Wake up, Wexler!

It seems like ancient history now, but when the House of Representatives impeached President Bill Clinton over the grave threat posed to the Constitution by his unwillingness to talk about how he relieved stress in the Oval Office, some of his own defenders countered with the idea of “censure.” In fact, the progressive organization, Move On, was originally formed to advance a petition to “Censure President Clinton and Move On to Pressing Issues Facing the Nation.”

One might wonder, then, why Rep. Robert Wexler, one of Clinton’s most vigorous defenders on the Judiciary Committee, would be the one to propose a constitutionally meaningless censure of President George W. Bush over his commutation of Scooter Libby’s sentence.

In his opening remarks as the Judiciary Committee began its impeachment hearings against Clinton, Rep. Wexler exhorted “Wake up, America” and he reminded listeners that:

When we started these proceedings, I expressed my fear that this impeachment, if successful, would forever lower the standard for impeachment for future presidents. In my worst nightmare, I did not foresee this.

No, evidently it has raised the bar, even for Rep. Wexler, who, one might guess, never in his worst nightmares could have imagined some of the things he has seen the current President and Vice President do.

Why not put impeachment on the table? In addition to the litany of other causes for impeachment, the protection of a convict whose crime was committed to protect the President and Vice President is precisely the sort of act for which impeachment was invented, as none other than James Madison himself noted at the Virginia ratification convention.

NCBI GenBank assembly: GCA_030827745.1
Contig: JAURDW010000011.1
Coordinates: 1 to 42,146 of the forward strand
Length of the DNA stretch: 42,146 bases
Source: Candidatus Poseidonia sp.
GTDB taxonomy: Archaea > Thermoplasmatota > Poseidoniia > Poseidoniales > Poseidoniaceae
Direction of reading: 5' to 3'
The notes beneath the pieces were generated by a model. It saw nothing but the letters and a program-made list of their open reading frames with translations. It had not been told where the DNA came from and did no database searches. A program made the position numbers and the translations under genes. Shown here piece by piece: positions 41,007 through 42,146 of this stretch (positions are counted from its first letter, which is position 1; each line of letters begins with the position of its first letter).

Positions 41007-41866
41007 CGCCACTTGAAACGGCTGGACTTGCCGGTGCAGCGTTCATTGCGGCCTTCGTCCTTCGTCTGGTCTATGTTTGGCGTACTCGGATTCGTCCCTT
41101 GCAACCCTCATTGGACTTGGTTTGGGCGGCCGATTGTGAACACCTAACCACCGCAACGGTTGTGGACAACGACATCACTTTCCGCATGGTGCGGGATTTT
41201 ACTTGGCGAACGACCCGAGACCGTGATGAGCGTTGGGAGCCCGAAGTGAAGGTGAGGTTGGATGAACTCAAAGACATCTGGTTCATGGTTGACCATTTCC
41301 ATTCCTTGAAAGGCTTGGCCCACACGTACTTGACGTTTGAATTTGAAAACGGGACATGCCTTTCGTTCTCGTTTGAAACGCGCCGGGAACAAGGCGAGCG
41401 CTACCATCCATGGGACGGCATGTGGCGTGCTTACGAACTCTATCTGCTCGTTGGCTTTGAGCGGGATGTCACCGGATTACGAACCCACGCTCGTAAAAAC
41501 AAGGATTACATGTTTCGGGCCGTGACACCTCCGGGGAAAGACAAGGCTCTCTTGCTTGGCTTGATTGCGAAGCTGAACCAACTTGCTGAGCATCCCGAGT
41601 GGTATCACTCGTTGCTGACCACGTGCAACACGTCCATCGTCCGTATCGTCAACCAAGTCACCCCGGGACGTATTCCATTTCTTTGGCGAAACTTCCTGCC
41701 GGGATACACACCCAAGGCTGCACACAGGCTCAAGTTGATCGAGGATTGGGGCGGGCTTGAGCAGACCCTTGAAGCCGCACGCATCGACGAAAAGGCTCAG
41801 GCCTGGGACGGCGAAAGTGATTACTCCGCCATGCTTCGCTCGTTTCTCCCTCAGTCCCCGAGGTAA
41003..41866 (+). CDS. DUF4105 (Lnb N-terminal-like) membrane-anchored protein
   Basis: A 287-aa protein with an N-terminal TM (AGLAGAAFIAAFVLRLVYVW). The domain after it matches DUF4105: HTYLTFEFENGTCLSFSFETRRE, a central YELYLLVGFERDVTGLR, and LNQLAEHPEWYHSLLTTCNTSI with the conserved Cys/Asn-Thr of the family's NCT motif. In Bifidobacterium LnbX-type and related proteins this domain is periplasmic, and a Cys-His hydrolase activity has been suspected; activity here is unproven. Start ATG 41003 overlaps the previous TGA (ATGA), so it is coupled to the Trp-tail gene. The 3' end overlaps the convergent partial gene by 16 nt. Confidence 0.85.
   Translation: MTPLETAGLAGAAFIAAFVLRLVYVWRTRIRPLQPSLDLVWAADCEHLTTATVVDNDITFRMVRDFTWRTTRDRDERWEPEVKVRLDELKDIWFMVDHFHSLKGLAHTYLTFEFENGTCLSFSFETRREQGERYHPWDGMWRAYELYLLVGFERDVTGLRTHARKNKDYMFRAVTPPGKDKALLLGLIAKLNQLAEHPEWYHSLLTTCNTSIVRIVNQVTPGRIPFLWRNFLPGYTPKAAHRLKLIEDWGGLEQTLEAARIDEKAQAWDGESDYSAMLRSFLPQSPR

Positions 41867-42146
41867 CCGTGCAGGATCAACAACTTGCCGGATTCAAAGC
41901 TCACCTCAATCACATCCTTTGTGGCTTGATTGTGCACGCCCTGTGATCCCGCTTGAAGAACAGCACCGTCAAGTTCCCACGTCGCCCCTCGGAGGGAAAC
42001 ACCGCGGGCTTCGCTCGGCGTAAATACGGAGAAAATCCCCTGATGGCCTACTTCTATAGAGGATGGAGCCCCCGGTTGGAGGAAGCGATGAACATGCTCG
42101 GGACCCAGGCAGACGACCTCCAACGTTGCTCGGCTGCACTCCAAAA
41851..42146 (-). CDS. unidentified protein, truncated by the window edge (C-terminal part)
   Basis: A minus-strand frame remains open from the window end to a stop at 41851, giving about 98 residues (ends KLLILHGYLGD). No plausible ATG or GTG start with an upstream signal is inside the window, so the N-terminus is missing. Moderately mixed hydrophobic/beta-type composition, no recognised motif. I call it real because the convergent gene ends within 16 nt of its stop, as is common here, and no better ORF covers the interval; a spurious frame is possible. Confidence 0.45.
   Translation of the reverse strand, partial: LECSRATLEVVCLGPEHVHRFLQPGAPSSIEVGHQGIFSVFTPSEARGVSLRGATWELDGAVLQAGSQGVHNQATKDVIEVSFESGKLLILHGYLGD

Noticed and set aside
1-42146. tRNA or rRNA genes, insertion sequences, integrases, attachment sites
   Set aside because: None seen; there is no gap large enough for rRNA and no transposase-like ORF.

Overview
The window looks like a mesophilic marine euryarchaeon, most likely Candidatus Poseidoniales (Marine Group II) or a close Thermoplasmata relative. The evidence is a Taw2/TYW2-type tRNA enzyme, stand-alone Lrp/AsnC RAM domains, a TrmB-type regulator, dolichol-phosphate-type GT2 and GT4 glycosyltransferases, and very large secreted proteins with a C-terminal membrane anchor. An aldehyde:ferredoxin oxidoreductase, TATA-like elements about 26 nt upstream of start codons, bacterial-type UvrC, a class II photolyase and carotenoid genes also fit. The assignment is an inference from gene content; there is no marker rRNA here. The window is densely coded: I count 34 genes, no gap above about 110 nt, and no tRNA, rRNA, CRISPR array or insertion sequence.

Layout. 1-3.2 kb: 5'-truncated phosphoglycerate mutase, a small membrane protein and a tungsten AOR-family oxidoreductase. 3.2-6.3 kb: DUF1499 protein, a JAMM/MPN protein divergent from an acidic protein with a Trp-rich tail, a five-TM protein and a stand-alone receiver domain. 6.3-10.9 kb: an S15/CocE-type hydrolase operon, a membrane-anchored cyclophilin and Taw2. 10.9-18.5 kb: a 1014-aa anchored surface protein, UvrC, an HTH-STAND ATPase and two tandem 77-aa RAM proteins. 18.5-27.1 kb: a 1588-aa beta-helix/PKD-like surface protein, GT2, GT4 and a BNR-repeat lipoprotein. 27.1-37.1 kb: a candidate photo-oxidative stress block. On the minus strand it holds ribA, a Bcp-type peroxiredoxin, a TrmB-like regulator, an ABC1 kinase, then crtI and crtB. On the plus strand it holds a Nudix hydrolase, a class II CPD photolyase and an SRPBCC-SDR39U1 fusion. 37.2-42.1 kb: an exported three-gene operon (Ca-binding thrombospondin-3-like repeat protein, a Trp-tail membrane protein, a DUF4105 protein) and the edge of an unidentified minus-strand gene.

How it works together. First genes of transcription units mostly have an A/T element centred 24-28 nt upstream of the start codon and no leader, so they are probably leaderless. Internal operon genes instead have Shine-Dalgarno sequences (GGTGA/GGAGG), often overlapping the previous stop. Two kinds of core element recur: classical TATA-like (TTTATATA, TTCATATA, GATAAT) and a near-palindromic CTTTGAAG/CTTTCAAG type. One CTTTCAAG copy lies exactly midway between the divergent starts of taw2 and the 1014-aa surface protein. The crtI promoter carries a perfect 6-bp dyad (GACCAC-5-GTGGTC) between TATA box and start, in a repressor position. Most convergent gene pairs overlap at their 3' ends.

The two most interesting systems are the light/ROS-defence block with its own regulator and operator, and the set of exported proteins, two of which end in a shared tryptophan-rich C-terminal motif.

Let’s get this right, Rep. Wexler: Put impeachment on the table, and let the President’s defenders propose censure as a half measure.

5 thoughts on “Wake up, Wexler!

  1. Pingback: Fruits and Votes

    • I suspect that the Trump presidency would not survive under Section 44 of the Australian constitution (which has analogues in most Commonwealth constitutions) because of the conflict of interest provisions on profiting from office-holding. The US does have the Emoluments Clause, but it is antiquated and there are serious questions whether anyone actually has standing to approach the courts under the clause.

      There is very solid evidence for the Berlusconi premium, the increase in value of Berlusconi’s private businesses because he directed government contracts to them. I suspect in time we will have equally solid evidence of the Trump premium.

      Canada has a rather impressive series of conflict of interest provisions. Section 21 of the federal Conflict of Interest Act is typical:

      21 A public office holder shall recuse himself or herself from any discussion, decision, debate or vote on any matter in respect of which he or she would be in a conflict of interest.

      Recusal by executive officials in the US is purely voluntary and completely unenforceable.

      I will not be astounded if we see a spectacular conflict of interest in the use of the pardoning power in the not too distant future. A pardon does not preclude impeachment but it does preclude prosecution after impeachment.

      The US would also benefit from royal commissions (obviously the designation would have to change). In 1983 there were serious allegations that Premier of New South Wales Neville Wran had attempted to pervert the course of justice. Wran stood down from the premiership while he faced a royal commission headed by the state chief justice. Wran was ultimately exonerated and resumed the premiership, but his minister of corrective services went to jail.

      PS the link to Madison’s speech is dead.

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